Most Read Articles
11 May 2020
This second issue revisits the impact EMPA-REG OUTCOME had on clinical practice and helps readers discover how it gives life back to patients through its cardiovascular indication. Learn how it was approved and the possible mechanisms for its cardiovascular benefits.
Pearl Toh, 15 Oct 2020
Cycling was associated with reduced risk for both all-cause and cardiovascular (CV) mortality in people with diabetes, according to a study presented at EASD 2020 Meeting — suggesting that cycling could be encouraged as an activity to prevent deaths in this population who are known to have a higher mortality risk than the general public.
Stephen Padilla, 22 Jul 2019
Zinc supplementation significantly lowers key glycaemic indicators, particularly fasting glucose (FG) in individuals with diabetes and in those who received an inorganic supplement, results of a systematic review and meta-analysis have shown.
Elaine Soliven, 15 Oct 2020

Higher levels of exercise appear to be associated with a lower risk of all-cause mortality in adults with type 2 diabetes (T2D) compared with no exercise at all, according to a study presented at EASD 2020.

Insulinaemic potential of diet linked to colorectal cancer risk

13 Sep 2018

A recent study suggests that the influence of dietary intake on the development of colorectal cancer is partly caused by dietary insulinaemic potential.

Associations between hyperinsulinaemic diets and colorectal cancer risk were assessed using an empirical dietary index for hyperinsulinaemia (EDIH), a food-based index that characterizes dietary insulinaemic potential based on circulating C-peptide concentrations.

Using food-frequency questionnaires, the investigators evaluated diet in 46,210 men (Health Professionals Follow-Up Study, 1986–2012) and 74,191 women (Nurses’ Health Study, 1984–2012) to calculate EDIH scores.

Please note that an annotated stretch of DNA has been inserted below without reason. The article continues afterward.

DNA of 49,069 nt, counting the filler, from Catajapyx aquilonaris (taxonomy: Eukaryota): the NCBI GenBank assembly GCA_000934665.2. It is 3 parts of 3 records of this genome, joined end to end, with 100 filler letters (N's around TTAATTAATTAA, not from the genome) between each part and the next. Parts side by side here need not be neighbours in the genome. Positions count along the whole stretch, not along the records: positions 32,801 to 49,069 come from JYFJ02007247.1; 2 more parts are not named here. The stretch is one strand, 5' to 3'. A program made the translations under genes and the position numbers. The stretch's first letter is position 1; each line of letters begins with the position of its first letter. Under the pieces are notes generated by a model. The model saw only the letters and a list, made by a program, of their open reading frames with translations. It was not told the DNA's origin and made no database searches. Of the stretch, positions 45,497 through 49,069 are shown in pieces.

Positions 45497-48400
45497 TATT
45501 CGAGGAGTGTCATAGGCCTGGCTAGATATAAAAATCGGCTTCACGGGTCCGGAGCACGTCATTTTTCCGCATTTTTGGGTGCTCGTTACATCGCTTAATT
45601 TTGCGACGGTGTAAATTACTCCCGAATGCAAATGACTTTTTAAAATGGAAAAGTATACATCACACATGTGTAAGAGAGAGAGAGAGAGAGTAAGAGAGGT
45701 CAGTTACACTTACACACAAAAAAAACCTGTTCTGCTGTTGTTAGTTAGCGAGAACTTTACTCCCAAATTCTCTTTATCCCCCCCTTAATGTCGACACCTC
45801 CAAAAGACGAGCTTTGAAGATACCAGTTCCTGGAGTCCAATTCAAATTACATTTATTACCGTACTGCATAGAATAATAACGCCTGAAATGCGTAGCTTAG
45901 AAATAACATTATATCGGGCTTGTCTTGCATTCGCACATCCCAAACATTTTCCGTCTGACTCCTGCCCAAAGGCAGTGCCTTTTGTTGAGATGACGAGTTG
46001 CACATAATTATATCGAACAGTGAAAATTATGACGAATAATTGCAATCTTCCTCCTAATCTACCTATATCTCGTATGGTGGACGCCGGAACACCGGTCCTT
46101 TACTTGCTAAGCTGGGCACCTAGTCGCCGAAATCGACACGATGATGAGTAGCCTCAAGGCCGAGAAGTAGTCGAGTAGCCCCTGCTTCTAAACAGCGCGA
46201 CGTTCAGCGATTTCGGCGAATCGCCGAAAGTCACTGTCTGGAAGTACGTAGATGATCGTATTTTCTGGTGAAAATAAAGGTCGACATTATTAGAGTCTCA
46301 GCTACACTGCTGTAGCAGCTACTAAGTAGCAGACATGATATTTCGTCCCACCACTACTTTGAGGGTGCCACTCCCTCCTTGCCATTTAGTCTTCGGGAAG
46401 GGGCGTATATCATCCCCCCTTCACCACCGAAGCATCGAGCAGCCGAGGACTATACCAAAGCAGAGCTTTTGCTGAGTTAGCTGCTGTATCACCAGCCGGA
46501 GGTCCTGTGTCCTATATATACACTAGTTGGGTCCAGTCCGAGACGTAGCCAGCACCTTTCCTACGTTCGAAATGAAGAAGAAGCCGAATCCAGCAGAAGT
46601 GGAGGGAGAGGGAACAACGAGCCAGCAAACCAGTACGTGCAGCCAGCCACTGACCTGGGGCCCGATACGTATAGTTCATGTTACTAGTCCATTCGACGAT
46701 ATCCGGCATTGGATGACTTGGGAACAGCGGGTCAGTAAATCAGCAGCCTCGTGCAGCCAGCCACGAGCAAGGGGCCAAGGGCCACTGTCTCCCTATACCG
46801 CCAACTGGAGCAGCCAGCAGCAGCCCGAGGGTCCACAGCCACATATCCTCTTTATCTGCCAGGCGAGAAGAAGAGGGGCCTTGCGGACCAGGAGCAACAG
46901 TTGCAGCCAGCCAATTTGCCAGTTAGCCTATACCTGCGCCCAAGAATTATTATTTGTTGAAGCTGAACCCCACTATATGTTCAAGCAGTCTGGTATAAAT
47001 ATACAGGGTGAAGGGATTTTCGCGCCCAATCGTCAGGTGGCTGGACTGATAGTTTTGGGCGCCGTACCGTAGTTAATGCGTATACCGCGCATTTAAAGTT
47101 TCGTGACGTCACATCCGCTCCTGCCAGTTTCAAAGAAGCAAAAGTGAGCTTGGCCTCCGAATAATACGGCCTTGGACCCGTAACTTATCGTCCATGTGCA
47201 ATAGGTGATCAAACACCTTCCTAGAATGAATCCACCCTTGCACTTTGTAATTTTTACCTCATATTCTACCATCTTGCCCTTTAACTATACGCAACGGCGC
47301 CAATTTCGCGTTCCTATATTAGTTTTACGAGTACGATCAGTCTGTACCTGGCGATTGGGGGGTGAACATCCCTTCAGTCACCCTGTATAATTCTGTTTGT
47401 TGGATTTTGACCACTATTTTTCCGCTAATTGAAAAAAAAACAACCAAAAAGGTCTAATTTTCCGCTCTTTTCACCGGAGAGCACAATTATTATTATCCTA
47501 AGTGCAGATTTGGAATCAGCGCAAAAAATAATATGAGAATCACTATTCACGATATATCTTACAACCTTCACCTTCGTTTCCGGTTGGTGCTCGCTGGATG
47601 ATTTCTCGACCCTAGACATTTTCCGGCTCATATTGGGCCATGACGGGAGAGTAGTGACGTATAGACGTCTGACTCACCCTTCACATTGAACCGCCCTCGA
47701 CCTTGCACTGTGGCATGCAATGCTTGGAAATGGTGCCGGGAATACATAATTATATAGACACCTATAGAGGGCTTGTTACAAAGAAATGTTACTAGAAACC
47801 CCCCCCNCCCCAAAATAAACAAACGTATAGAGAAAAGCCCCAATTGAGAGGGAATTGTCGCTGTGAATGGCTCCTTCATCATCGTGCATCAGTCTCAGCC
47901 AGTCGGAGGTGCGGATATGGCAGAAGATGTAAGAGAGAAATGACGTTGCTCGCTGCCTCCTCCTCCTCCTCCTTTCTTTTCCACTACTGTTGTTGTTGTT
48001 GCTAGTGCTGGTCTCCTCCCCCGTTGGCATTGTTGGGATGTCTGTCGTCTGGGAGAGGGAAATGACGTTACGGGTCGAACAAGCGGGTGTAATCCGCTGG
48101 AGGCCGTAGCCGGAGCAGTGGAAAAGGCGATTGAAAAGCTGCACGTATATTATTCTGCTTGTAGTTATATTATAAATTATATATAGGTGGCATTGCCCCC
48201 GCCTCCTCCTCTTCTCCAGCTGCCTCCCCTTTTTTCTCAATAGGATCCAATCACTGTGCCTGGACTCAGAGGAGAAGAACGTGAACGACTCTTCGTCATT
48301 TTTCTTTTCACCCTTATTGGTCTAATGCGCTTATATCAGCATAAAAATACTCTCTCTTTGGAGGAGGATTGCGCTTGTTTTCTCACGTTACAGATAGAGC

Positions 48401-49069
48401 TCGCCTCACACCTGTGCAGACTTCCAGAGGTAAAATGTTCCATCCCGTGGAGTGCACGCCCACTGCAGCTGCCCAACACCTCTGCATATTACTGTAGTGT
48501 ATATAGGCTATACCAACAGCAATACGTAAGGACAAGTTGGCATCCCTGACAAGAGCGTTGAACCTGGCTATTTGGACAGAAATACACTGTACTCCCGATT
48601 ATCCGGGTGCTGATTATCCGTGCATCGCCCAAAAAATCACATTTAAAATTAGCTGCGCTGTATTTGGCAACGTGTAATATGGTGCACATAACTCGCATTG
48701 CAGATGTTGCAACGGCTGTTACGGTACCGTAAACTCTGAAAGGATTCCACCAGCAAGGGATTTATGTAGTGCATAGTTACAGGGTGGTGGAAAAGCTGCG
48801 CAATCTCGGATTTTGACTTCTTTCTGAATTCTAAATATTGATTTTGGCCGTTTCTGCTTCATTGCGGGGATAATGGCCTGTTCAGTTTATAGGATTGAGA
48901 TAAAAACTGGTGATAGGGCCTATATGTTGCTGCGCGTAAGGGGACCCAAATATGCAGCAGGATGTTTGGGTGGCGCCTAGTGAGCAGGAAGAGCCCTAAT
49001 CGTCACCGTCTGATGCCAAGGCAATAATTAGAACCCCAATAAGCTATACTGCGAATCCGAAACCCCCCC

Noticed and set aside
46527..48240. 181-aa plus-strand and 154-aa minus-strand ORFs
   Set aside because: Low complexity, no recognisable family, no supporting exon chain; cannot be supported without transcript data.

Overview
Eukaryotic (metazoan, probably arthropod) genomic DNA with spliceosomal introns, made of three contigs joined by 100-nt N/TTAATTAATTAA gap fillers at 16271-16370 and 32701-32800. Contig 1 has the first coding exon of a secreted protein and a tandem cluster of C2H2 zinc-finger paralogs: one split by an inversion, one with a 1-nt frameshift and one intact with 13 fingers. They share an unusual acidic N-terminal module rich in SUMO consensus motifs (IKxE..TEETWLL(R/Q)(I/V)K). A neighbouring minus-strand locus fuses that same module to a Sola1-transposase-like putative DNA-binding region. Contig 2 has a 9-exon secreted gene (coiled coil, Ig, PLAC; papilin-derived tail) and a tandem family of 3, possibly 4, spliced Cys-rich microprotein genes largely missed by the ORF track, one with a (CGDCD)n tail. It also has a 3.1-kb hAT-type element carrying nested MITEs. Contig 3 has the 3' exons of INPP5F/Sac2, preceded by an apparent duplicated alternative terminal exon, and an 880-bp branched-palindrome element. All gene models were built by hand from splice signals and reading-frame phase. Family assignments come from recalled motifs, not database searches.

A total of 2,683 incident colorectal cancer cases were identified over 26 years of follow-up. Comparing participants in the highest vs those in the lower quintiles, higher EDIH scores in men, women, and both men and women were associated with 33 percent (hazard ratio [HR], 1.33; 95 percent CI, 1.11–1.61; p=0.0005), 22 percent (HR, 1.22; 1.03–1.45; p=0.01) and 26 percent (pooled HR, 1.26; 1.2–1.42; p<0.0001) higher risk of developing colorectal cancer, respectively.

While such associations were limited to the distal colon and rectum in men and to the distal and proximal colon in women, combined risk estimates remained significant for all anatomic locations except for the rectum.

Comparing participants in extreme EDIH quintiles, no significant association was observed for proximal colon cancer in men (HR, 1.15; 0.84–1.57; p=0.32). However, there was an increased risk for distal colon (HR, 1.63; 1.14–2.32; p=0.002) and rectal (HR, 1.63; 1.09–2.44; p=0.01) cancer. The risk in women was heightened for proximal (HR, 1.28; 1.00–1.63; p=0.03) and distal (HR, 1.46; 1.05–2.03; p=0.03) colon cancer but not for rectal cancer (HR, 0.88; 0.60–1.29; p=0.61).

“Insulin response may be important in colorectal cancer development. Diet modulates insulin response and may be a modifiable factor in colorectal cancer prevention,” the investigators noted.

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Most Read Articles
11 May 2020
This second issue revisits the impact EMPA-REG OUTCOME had on clinical practice and helps readers discover how it gives life back to patients through its cardiovascular indication. Learn how it was approved and the possible mechanisms for its cardiovascular benefits.
Pearl Toh, 15 Oct 2020
Cycling was associated with reduced risk for both all-cause and cardiovascular (CV) mortality in people with diabetes, according to a study presented at EASD 2020 Meeting — suggesting that cycling could be encouraged as an activity to prevent deaths in this population who are known to have a higher mortality risk than the general public.
Stephen Padilla, 22 Jul 2019
Zinc supplementation significantly lowers key glycaemic indicators, particularly fasting glucose (FG) in individuals with diabetes and in those who received an inorganic supplement, results of a systematic review and meta-analysis have shown.
Elaine Soliven, 15 Oct 2020

Higher levels of exercise appear to be associated with a lower risk of all-cause mortality in adults with type 2 diabetes (T2D) compared with no exercise at all, according to a study presented at EASD 2020.